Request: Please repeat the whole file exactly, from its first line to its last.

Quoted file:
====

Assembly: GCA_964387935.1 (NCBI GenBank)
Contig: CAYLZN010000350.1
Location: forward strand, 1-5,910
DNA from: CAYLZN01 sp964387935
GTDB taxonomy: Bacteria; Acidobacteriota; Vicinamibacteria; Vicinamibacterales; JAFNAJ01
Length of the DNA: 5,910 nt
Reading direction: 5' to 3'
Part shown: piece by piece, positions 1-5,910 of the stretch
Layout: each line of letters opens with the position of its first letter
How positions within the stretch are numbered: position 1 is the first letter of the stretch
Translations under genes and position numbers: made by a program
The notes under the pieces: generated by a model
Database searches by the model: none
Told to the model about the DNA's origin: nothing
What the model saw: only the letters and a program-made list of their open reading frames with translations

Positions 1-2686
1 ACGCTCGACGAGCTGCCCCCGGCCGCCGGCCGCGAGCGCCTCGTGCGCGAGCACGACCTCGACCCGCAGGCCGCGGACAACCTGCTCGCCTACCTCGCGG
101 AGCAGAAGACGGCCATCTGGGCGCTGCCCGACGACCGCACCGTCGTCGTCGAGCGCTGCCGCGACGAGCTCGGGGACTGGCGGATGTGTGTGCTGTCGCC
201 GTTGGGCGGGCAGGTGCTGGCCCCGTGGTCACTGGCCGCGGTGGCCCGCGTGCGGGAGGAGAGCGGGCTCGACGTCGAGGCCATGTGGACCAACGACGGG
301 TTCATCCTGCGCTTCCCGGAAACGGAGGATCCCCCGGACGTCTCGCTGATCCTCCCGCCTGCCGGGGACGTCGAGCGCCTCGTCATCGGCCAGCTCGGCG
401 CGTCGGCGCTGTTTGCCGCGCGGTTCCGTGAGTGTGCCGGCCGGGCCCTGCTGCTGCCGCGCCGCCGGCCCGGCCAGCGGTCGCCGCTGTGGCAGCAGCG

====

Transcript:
Assembly: GCA_964387935.1 (NCBI GenBank)
Contig: CAYLZN010000350.1
Location: forward strand, 1-5,910
DNA from: CAYLZN01 sp964387935
GTDB taxonomy: Bacteria; Acidobacteriota; Vicinamibacteria; Vicinamibacterales; JAFNAJ01
Length of the DNA: 5,910 nt
Reading direction: 5' to 3'
Part shown: piece by piece, positions 1-5,910 of the stretch
Layout: each line of letters opens with the position of its first letter
How positions within the stretch are numbered: position 1 is the first letter of the stretch
Translations under genes and position numbers: made by a program
The notes under the pieces: generated by a model
Database searches by the model: none
Told to the model about the DNA's origin: nothing
What the model saw: only the letters and a program-made list of their open reading frames with translations

Positions 1-2686
1 ACGCTCGACGAGCTGCCCCCGGCCGCCGGCCGCGAGCGCCTCGTGCGCGAGCACGACCTCGACCCGCAGGCCGCGGACAACCTGCTCGCCTACCTCGCGG
101 AGCAGAAGACGGCCATCTGGGCGCTGCCCGACGACCGCACCGTCGTCGTCGAGCGCTGCCGCGACGAGCTCGGGGACTGGCGGATGTGTGTGCTGTCGCC
201 GTTGGGCGGGCAGGTGCTGGCCCCGTGGTCACTGGCCGCGGTGGCCCGCGTGCGGGAGGAGAGCGGGCTCGACGTCGAGGCCATGTGGACCAACGACGGG
301 TTCATCCTGCGCTTCCCGGAAACGGAGGATCCCCCGGACGTCTCGCTGATCCTCCCGCCTGCCGGGGACGTCGAGCGCCTCGTCATCGGCCAGCTCGGCG
401 CGTCGGCGCTGTTTGCCGCGCGGTTCCGTGAGTGTGCCGGCCGGGCCCTGCTGCTGCCGCGCCGCCGGCCCGGCCAGCGGTCGCCGCTGTGGCAGCAGCG